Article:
The theater of the Church is joyous to me, not amusing men working futility, but causing great weeping to the devil. He sees above those who were dead below, as roots of the Resurrection. He sees Him Whom he delivered to the cross below, beheld in the heavens. He sees angels on earth in fulfillment. He sees Him paradoxically passing through the air. He sees the heavenly powers all gathered together to say: “Open the gates, our princes, and the King of glory shall enter”, and others saying in reply: “The Lord strong and mighty in war.” Which war? That against the common foe of all men, which neither men, nor prophets, neither the righteous were able to conquer....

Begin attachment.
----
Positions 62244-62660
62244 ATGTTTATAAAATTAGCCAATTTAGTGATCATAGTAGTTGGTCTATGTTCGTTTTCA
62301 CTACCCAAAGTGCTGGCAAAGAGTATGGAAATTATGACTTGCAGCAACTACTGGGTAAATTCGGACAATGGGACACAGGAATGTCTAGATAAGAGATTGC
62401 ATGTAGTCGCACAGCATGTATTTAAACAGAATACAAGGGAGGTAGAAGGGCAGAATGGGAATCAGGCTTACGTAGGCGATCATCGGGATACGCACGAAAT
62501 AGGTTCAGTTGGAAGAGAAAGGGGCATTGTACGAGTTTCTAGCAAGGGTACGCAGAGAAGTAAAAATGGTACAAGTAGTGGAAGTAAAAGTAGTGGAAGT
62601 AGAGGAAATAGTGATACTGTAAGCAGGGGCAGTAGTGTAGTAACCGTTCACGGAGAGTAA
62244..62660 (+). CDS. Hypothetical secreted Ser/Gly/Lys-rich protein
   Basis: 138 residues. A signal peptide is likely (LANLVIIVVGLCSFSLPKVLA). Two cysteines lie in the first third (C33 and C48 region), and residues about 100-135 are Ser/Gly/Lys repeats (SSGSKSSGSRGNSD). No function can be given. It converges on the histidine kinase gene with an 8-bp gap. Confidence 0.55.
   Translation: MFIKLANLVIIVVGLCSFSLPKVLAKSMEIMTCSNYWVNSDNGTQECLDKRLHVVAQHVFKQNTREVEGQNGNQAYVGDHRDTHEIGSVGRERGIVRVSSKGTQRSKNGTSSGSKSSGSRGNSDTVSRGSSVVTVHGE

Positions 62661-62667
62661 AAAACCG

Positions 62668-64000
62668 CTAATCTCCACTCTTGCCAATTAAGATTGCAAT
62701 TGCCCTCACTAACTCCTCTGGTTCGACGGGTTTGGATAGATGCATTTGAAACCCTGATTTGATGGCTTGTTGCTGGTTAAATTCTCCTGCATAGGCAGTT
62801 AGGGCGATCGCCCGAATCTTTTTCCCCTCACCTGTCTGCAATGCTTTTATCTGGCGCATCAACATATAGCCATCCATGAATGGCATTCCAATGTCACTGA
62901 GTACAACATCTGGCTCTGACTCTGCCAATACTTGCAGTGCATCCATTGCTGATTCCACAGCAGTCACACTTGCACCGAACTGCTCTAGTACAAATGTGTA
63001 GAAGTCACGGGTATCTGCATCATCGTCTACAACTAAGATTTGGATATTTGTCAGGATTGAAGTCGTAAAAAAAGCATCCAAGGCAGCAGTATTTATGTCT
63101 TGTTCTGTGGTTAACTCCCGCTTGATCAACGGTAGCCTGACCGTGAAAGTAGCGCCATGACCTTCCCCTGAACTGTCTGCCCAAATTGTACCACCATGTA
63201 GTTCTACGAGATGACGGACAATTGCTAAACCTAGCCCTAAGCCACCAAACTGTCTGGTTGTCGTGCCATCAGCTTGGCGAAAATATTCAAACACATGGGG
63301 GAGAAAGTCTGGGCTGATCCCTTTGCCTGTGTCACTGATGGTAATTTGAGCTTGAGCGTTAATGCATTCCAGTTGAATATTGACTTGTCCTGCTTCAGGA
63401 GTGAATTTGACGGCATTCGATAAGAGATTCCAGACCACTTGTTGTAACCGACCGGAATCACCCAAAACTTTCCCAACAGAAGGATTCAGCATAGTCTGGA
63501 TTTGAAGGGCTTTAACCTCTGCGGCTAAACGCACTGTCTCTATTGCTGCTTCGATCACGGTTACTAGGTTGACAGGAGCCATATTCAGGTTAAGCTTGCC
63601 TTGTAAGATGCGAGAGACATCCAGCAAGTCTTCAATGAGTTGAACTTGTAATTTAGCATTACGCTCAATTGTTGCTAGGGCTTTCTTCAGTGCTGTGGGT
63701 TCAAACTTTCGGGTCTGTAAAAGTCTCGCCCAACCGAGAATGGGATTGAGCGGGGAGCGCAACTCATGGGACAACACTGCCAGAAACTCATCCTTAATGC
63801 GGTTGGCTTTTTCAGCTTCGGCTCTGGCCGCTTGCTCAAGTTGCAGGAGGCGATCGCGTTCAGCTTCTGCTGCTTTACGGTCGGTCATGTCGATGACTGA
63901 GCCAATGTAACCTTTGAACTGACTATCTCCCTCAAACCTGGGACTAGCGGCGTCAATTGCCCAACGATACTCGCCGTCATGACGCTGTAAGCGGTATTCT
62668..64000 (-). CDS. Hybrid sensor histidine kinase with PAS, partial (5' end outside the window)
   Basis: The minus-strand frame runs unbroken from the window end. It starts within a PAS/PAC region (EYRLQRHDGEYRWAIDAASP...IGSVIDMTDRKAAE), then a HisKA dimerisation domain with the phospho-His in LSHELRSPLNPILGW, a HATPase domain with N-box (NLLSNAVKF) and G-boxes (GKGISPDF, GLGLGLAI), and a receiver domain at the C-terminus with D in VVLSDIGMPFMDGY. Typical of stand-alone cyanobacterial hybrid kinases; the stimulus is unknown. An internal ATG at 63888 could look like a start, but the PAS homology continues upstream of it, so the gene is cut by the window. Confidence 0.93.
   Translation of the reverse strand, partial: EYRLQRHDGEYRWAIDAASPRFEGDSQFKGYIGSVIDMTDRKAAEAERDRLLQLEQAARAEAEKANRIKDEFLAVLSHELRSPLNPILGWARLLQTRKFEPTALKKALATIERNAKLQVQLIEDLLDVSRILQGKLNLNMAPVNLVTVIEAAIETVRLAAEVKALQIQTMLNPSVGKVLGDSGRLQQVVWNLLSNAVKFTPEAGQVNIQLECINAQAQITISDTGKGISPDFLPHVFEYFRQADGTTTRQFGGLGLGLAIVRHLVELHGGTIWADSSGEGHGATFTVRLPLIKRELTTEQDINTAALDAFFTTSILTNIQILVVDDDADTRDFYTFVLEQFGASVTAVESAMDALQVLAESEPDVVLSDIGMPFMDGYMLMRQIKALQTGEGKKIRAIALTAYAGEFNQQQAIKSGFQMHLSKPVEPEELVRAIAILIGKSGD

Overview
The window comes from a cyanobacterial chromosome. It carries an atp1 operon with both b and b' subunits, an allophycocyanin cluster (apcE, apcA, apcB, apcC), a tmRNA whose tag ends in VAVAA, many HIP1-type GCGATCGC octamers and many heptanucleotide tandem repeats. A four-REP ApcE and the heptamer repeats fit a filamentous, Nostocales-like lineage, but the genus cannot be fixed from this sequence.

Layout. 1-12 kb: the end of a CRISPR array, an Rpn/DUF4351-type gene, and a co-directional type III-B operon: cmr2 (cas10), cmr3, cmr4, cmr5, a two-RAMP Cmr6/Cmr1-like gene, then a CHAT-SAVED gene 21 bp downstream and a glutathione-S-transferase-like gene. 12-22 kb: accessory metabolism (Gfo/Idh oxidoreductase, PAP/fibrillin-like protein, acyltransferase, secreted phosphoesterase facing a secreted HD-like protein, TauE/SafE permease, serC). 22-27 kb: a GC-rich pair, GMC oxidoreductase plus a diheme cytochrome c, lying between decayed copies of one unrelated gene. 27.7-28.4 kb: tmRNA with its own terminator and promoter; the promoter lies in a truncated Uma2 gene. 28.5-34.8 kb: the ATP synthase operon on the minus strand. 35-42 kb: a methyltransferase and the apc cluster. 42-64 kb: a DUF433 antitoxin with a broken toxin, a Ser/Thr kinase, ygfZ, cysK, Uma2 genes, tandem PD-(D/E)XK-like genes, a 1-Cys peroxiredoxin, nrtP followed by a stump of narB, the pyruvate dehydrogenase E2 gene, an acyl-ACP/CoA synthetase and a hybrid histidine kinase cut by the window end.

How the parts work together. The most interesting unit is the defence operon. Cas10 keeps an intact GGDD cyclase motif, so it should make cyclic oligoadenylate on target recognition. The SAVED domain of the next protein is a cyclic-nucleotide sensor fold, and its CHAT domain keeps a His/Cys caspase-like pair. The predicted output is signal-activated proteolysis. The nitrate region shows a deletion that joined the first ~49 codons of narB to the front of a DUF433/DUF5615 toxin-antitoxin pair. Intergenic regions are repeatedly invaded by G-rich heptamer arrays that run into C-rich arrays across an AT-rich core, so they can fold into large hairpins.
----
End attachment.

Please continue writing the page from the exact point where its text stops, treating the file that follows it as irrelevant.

For all, today's feast becomes even more serious, as we behold all the ranks of angels everywhere dancing, some following Him, other going before, others gathering around, others further with the choir of the apostles, telling them: “O Gallileans, why do you stand looking into heaven? This Jesus Whom you see ascended from you into heaven, He will come again in the same manner as you saw Him ascend to heaven.” This is Jesus Who showed a multitude of wonders. At this feast of the Master, the day of the Ascension, the devil is wailing, as we said, while the faithful are joyful. Now has the joyous spring dawned, and the beauty of flowers blossomed. The branches of vines are pruned, the olive trees give their sweet fragrance, the fig trees give their immature fruit, and the wind blows rustling the leaves, mimicking the dancing of the waves: all things rejoice with us at the ascension of the Master. Bring, therefore, with us the words of David, that we might rightly cry out to the Master Who has ascended: “Let all the nations clap their hands, crying to God with a voice of rejoicing. The Lord ascends with the sound of the trumpet, to where He was.” He ascends, but is not separated. For he who descended, has ascended above the heavens. The prophets saw no other, nor did the apostles eat with another. No other was in the bosom of the Father, nor was another judged by Pilate. No other was nailed to the cross with nails, nor was another carried by the Cherubim. No other was wrapped in a shroud by Joseph, nor does another hold creation in the palm of His hand. No other was laid in a tomb, nor was another hymned by the Seraphim. No other is seated with the Father, Who took root in the virginal womb. God ascended with a shout, the Lord with the cry of the trumpet, He Who is the Creator from the ages, Who brought all things into being, Who fashioned Adam, Who generated human nature, Who translated to life Enoch who pleased Him, Who preserved Noah together with the world, Who called Abraham from the land of the Chaldeans, Who made Isaac to be a sign of the mystery of the cross, Who granted Jacob the twelve-pillars of offspring, Who granted Job patience, Who made Moses to become the leader of the people, Who filled Samuel with prophecy from his mother's womb, Who anointed David as king from the prophets, Who granted Solomon wisdom, Who took up Elias in a flaming chariot, Who instilled the prophets with foreknowledge, Who granted the apostles gifts of healing, and Who cried to them: “Take heart, I have overcome the world.”